I was driving to work one morning, and as part of my new routine, I listen to The Moth podcast. If you do not know it, it’s a wonderful community of storytellers — compelling stories, told by people from every walk of life. I often find myself drawn into the program (like a moth to a flame, as it were) and before I know it, I’ve reached my destination, whether it be hospital or home.
On one such day, I had left before the sun started to rise. I plugged in my phone and tuned in to the Moth App, settling into my seat for the 45-minute commute to work. One of the stories on this day was told by Kate Braestrup. Ms. Braestrup is a chaplain with the Maine Warden Service and a best-selling author. Her story, “The House of Mourning,” was about her own husband’s death — a car accident from which he died instantly. She spoke of wanting to see his body and of the controversy that her request had generated. However, once she was allowed to proceed, she recalled the intimacy of that final moment, when she was allowed to touch him, bathe and dress him, and of the sadness, laughter, beauty, and solemnity. I imagined the intimacy she experienced and of the closure that it provided her. Before I knew it, I had tears in my eyes, which I could not comprehend. As I wondered why it struck me so much, I remembered Liz*.
I had met Liz early in my career, when she was diagnosed with a locally advanced breast cancer with axillary node involvement. It was triple-negative, and we had embarked on a course of neoadjuvant chemotherapy in hopes of sparing her a mastectomy and to achieve complete resolution of her disease. I had seen her through chemotherapy — the loss of her hair, neuropathic symptoms, fatigue. It was rough, but she made it.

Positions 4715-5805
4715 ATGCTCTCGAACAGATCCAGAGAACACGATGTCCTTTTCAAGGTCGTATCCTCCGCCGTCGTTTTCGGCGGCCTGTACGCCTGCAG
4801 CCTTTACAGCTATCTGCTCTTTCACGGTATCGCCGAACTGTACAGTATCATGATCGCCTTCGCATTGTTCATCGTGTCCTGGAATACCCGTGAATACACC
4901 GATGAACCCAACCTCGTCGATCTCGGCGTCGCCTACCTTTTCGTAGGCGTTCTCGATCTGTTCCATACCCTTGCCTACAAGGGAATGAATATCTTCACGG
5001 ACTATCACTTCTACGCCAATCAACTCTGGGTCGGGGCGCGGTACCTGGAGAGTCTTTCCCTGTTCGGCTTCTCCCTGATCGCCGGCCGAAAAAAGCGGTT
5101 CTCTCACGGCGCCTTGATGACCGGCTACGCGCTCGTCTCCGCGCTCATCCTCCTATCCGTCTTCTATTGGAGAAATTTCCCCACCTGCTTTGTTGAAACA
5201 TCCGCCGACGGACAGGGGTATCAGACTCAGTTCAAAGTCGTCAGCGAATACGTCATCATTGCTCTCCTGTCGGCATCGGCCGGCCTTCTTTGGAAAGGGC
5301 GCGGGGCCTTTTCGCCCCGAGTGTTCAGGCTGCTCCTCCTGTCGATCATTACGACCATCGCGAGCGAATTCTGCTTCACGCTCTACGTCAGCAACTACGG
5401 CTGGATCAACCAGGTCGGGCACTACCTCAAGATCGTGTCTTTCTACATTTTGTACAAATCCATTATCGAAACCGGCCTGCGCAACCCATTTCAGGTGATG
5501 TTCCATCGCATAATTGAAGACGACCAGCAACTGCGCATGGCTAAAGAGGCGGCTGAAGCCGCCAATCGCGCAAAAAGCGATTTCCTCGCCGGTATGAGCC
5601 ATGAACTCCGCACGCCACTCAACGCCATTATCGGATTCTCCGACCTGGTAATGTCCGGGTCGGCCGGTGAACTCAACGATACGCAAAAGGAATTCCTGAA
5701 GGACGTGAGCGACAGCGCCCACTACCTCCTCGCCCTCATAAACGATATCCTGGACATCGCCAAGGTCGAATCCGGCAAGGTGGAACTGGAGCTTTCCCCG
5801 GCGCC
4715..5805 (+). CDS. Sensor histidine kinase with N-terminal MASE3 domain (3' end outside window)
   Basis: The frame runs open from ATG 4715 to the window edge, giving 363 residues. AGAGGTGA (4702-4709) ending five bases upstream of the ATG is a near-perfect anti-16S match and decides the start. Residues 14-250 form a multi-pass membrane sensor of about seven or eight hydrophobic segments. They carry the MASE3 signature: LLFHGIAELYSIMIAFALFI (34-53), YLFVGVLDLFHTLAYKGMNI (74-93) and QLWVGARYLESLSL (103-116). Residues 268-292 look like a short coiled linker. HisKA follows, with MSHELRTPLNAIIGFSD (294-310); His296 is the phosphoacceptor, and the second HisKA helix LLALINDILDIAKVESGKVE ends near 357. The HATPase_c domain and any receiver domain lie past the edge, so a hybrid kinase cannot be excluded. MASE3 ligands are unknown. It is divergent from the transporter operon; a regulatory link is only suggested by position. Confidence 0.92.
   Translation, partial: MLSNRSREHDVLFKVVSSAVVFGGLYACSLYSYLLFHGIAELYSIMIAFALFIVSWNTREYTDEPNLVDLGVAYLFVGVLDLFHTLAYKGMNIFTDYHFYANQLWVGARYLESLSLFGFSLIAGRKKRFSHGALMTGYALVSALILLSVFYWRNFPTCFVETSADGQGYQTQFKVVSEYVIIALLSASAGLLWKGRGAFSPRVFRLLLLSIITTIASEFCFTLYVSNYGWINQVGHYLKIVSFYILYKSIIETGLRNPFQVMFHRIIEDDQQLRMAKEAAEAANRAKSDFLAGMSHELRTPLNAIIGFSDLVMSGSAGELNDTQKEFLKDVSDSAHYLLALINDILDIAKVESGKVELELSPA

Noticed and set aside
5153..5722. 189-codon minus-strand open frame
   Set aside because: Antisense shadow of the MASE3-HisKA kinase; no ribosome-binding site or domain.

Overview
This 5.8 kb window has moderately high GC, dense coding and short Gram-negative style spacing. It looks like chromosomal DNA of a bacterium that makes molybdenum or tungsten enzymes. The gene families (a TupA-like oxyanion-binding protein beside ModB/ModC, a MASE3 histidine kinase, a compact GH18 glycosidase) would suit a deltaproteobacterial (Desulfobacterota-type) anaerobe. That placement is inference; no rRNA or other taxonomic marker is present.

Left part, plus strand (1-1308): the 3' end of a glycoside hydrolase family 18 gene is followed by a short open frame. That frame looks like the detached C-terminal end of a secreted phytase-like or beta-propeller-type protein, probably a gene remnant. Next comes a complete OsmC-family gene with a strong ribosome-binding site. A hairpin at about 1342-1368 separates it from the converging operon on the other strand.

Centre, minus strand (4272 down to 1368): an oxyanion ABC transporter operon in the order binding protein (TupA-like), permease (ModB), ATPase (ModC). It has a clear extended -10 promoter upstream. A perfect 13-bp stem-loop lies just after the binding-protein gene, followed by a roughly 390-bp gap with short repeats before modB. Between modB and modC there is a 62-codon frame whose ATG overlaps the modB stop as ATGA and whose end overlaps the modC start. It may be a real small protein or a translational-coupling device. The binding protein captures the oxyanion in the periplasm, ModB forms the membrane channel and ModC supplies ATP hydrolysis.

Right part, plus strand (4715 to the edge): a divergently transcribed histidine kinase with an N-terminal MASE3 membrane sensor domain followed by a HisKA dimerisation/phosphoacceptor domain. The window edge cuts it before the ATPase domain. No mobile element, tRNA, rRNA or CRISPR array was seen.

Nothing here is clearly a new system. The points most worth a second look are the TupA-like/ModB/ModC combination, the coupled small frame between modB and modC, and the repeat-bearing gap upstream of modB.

“I don’t feel your breast tumor any longer!”
“Whew — neither do I,” she responded.
We both crossed our fingers (and I remember saying a little prayer) that surgery would prove our hopes true — that there would be no evidence of her cancer. Unfortunately, residual cancer was identified. We knew that her prognosis for relapse was high. She underwent radiation therapy and, despite the lack of evidence at that time, we opted for four months of systemic treatment after surgery.
During follow-up, I was happy to see the reminders of chemotherapy disappear with time. Her hair came back first. “Why is it white?” she had asked, almost amused.
“It happens more often than not,” I replied, “but I’ve gotta say, you look quite sophisticated!”
“Why, thank you, sir!” she responded with a laugh.
Unfortunately, 14 months after we first met, she presented with pain that prevented her from sleeping. My worries were confirmed when a bone scan showed metastatic disease in multiple bones. She had also presented with thickening of the skin on her chest wall. We worried it represented metastatic chest wall disease too, but breathed a sigh of relief when punch biopsies of the skin showed nothing more than inflammation, attributed to her prior radiation.
During the four weeks it took to sort out these issues, something ominous appeared to be happening. It started as mild shortness of breath. “I am just so deconditioned!” she thought, and her symptoms did not ring any of my alarm bells at first, but then she re-presented, suddenly unable to catch her breath.